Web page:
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Total debt per capita in the U.S. was $48,800 at the end of 2017, according to the Federal Reserve Bank of New York. The state or region where people hold the most debt is Washington, D.C. — while the state with the lowest debt is West Virginia.
To determine which state’s residents has the most debt in the nation, we ranked states by their debt-to-income ratios — that is, each state’s total debt per capita divided by residents’ median incomes. In general, the higher the ratio, the harder it might be for residents in a state to pay down their debt.
Looking at debt-to-income ratio versus total debt alone can give a more complete debt picture for each state’s residents because it measures residents’ ability to manage their debt, not just their total debt load. (Learn about our methodology.)
See below for states where residents have the most — and least — debt as determined by their debt-to-income ratios, along with a look at how the debt burden breaks down in each state.
Want to know more?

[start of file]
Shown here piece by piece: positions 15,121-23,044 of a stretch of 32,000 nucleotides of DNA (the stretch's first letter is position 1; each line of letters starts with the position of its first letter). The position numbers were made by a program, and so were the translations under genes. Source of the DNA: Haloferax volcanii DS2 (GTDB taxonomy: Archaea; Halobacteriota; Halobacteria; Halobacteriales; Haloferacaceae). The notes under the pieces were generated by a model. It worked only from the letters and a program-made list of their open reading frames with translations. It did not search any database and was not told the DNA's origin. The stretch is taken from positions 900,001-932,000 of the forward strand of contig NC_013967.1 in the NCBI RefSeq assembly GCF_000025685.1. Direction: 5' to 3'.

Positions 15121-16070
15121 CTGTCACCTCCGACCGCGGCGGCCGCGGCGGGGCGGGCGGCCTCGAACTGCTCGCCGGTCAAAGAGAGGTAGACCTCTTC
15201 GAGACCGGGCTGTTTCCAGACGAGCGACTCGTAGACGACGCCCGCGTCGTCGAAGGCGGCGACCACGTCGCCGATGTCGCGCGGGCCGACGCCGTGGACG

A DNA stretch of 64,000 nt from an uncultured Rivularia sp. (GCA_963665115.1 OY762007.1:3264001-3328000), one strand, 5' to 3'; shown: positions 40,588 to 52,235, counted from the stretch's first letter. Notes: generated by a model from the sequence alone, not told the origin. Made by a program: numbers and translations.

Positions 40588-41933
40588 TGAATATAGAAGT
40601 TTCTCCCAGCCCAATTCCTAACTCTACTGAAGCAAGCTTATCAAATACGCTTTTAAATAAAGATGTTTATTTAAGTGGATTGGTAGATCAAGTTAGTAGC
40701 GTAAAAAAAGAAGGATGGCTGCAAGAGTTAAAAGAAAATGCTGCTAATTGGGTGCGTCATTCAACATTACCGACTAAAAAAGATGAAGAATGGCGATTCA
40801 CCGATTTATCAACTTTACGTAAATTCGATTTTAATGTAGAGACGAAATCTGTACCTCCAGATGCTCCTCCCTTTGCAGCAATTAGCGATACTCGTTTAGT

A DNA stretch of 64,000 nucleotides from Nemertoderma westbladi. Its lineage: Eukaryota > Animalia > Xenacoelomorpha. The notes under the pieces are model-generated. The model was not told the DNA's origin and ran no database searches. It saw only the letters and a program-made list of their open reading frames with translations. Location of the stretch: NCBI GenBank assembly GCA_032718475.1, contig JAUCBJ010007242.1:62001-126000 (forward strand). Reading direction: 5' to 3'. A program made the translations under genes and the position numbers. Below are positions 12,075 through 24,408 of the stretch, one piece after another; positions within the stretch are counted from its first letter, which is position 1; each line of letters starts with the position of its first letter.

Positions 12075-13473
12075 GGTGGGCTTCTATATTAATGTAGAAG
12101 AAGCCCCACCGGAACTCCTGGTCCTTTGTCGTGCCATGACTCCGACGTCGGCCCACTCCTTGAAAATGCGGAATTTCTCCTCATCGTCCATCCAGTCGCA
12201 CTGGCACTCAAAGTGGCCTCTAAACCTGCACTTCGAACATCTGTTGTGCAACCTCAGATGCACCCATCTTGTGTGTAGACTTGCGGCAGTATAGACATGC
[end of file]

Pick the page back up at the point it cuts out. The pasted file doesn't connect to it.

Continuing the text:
- Key findings
- States where residents have the most debt
- States where residents have the least debt
- Debt breakdown in states with the most and least debt
- Tips to pay down debt
|Residents of Washington, D.C. have the highest debt-to-income ratio at 1.09, meaning that overall people in D.C. have 9% more debt than their income can cover. This area also has the highest total debt per capita at $84,380, according to the Federal Reserve Bank of New York.|
|West Virginia has the lowest debt-to-income ratio, at 0.65, meaning that overall West Virginians make about 35% more money than they owe. This state also has the least total debt per capita at $28,790, according to the Federal Reserve Bank of New York.|
|In states with the highest debt-to-income ratios, mortgage debt makes up a much higher percentage of residents’ total debt compared to other forms of debt.|
|In states with the lowest debt-to-income ratios, residents have a higher percentage of credit card debt compared to residents in states with the highest DTI.|
|Overall, Washington, D.C. has more than 3x more total debt per capita than West Virginia.|
States where residents have the most and least debt
The map below shows total debt per capita in each state, based on data from the New York Federal Reserve at the end of 2017. Washington, D.C. has the highest debt per capita at $84,380, followed by Hawaii with $71,170 and California with $70,100 in total debt per capita.